Twentieth-Century America: The Evolution of a Black Aesthetic (p.183-216)

Lacey DeAngelis

Chapter four of African-American Art talks about many African- American artists from the 60’s and 70’s that expressed their political beliefs and human rights through their artworks. The beginning of the chapter states that the United States in 1960’s had “social disruption and violence” happened “as a result to two issues in particular: the failure to make progress on the integration of black Americans as equal citizens and the waging of an unpopular war in Vietnam.” (p.183) Many of the artists used these issues in their artworks and expressed their feelings and emotions towards the issues. For example, the chapter mentions many African-American artists that use the Civil Rights movement within their artworks to express “their political sentiments in art, for them race and politics were inextricably linked…” (p.190) On page 190, the artist Charles White is mentioned because he is an African American artist that used anger and showed homage to the children victims of a racial hate crime in Birmingham, Alabama in the 1960’s. This artist stuck out to me not only because he uses incidents from the civil rights movement within his artwork, but because he is one of the artists that I liked from the Chelsea Galleries in New York City. Other artist like Benny Andrews helped change the way African-American artwork was depicted. He was an activist and a painter that established the Black Emergency Cultural Coalition (BECC) in 1969. Andrews along with Cliff Joseph, “picketed the major art museums with other artists’ groups… to protest about the exclusion of racial and ethnic minorities from exhibitions and employment, and the under-representation of women.” (p.191) Andrew was an activist, but also a painter that reflected the social tensions within American during this time period. In his artwork the Champion, Andrew shows the strength of a black through painting a prizefighter. During this time, boxing was one of few professional sports which African Americans could play in. “Boxing… was seen as a means to escape poverty; boxers Jack Johnson, Joe Louis, and Cassius Clay/Muhammad Ali became black heroes.”(p.192) Andrews didn’t want to be known as a “black artist”, but curators at the time would only consider his artworks dealing with black people for African-American exhibitions and none of his paintings he had done of whites. Overall, this chapter thus far has taught me a lot more about how African American artists were restricted throughout the Civil Rights period in time and how artwork and artists depicted this restriction in society.

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3 Responses to Twentieth-Century America: The Evolution of a Black Aesthetic (p.183-216)

  1. Jayme Walker

    Like many other readings we have read this semester, I had a really difficult time reading chapter four of African-American Art. The concepts discussed throughout the reading made me feel embarrassed for our country. I consider myself extremely fortunate because I have never experienced discrimination to the extent that African-American’s faced throughout the civil rights movement. In connection with our course, many African-Americans channeled and expressed their feelings about events throughout the civil rights movement aesthetically through the use and creation of art.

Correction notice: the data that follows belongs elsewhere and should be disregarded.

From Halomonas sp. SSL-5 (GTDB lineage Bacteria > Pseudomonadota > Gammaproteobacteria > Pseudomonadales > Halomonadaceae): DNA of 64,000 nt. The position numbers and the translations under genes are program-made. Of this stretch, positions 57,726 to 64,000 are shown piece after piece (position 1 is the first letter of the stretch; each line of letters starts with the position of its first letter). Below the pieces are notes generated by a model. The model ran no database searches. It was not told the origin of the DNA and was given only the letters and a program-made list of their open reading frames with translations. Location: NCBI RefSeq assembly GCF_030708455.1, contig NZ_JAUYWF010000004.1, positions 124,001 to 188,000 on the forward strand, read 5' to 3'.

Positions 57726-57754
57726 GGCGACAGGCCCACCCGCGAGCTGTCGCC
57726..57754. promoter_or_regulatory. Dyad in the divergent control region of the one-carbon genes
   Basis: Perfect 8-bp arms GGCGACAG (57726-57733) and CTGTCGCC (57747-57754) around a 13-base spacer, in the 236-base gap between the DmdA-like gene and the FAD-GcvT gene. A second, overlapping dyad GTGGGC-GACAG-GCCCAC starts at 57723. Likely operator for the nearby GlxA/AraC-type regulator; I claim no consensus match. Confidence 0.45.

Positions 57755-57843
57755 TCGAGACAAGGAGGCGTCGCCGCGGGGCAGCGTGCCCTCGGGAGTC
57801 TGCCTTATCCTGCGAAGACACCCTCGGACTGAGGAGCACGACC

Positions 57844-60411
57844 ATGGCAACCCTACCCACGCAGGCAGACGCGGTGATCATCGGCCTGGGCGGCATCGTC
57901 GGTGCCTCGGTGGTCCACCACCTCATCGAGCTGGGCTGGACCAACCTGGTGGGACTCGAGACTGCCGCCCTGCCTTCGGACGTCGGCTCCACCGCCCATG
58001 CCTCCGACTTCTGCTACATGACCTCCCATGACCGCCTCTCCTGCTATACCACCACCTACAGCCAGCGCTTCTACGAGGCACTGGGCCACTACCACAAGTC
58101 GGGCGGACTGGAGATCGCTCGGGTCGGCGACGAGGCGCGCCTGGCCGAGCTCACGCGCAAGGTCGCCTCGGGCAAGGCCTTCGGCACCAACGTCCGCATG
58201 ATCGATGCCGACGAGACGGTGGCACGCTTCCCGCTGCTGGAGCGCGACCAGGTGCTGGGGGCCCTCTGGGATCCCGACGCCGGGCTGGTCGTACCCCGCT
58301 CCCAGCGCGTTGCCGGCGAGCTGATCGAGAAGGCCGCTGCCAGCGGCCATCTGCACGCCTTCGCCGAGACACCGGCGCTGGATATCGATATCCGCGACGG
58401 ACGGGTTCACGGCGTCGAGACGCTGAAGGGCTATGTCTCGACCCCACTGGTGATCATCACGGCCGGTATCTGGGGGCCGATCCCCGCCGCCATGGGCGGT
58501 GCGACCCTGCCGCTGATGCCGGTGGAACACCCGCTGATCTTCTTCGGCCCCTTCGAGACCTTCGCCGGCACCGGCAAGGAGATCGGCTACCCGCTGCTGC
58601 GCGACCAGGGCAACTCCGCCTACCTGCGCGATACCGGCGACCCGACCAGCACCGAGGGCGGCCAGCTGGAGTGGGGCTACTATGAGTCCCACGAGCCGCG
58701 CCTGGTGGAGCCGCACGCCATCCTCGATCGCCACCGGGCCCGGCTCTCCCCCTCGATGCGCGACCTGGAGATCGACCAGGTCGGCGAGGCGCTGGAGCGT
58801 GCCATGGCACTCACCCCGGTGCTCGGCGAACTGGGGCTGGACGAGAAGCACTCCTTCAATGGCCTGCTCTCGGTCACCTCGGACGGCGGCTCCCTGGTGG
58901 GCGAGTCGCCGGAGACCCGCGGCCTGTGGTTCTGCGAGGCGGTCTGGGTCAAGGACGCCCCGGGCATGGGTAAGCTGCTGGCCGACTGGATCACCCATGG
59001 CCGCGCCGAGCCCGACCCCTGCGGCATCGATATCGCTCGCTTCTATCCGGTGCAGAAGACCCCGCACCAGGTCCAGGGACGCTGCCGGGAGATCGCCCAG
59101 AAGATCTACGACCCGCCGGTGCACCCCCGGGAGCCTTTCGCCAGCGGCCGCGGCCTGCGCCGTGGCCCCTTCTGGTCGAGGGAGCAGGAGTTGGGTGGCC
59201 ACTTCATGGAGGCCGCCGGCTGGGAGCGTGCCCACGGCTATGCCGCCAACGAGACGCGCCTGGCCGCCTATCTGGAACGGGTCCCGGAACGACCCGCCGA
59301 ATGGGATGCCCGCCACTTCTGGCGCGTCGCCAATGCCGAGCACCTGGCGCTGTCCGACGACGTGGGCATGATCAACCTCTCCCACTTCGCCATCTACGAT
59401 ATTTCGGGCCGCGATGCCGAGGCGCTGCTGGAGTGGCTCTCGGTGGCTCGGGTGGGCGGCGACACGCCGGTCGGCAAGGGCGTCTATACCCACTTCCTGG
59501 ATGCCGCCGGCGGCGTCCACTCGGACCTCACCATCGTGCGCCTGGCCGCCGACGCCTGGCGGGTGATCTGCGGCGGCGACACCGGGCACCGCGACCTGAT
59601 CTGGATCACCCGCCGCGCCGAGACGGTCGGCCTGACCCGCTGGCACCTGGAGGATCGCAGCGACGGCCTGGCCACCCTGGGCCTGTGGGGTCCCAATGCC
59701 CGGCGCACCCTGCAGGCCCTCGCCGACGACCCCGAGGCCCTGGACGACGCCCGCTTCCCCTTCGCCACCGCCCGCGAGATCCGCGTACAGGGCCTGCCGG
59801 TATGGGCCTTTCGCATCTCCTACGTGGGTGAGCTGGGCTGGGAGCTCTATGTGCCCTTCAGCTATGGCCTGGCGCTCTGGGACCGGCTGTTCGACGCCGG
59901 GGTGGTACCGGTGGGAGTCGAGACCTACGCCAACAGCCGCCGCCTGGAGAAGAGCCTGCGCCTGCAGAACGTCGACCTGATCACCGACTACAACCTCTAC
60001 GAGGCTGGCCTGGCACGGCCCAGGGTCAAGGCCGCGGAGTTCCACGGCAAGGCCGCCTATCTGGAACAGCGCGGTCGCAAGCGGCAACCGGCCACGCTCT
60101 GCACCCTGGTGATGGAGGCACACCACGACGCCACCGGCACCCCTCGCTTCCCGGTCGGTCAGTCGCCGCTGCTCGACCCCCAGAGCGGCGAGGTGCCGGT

As Lacey also mentioned, I recognized the artist Charles White from the reading because I saw a piece of his art while in Chelsea, New York. (And, I must add, I was quite proud of myself for recognizing White and his work while reading because before this course, I never would have known about him or many other artists.) The book talks about how White channeled his anger about hate crimes in Birmingham, Alabama, showing respect to the children victims. White is able to turn a negative event and the emotions he experiences into a piece of art for others to learn from and relate to, much like many artists from the past and present (and undoubtedly those in the future).

    While reading, I also made several connections between the reading and the history class I am taking, History of American Popular Music. I connected the reading to my history class because we spend a lot of time discussing how historical events, such as the civil rights movement shaped popular music and culture at the time. When considering music as art in combination with the historical events that occurred at the time, it is so interesting to see how the themes of our course continue to pop up. I continuously find myself making connections between what we are learning and discussing in Art of Resistance and History of Popular Music, especially when considering slavery, segregation, and discrimination throughout the history of the music industry and how dreadful events and concepts such as those not only motivated the music artists, but also those who listened to the music. I am very interested to see how our class and course material continues to shape my understanding and appreciation of what I learn in other classes.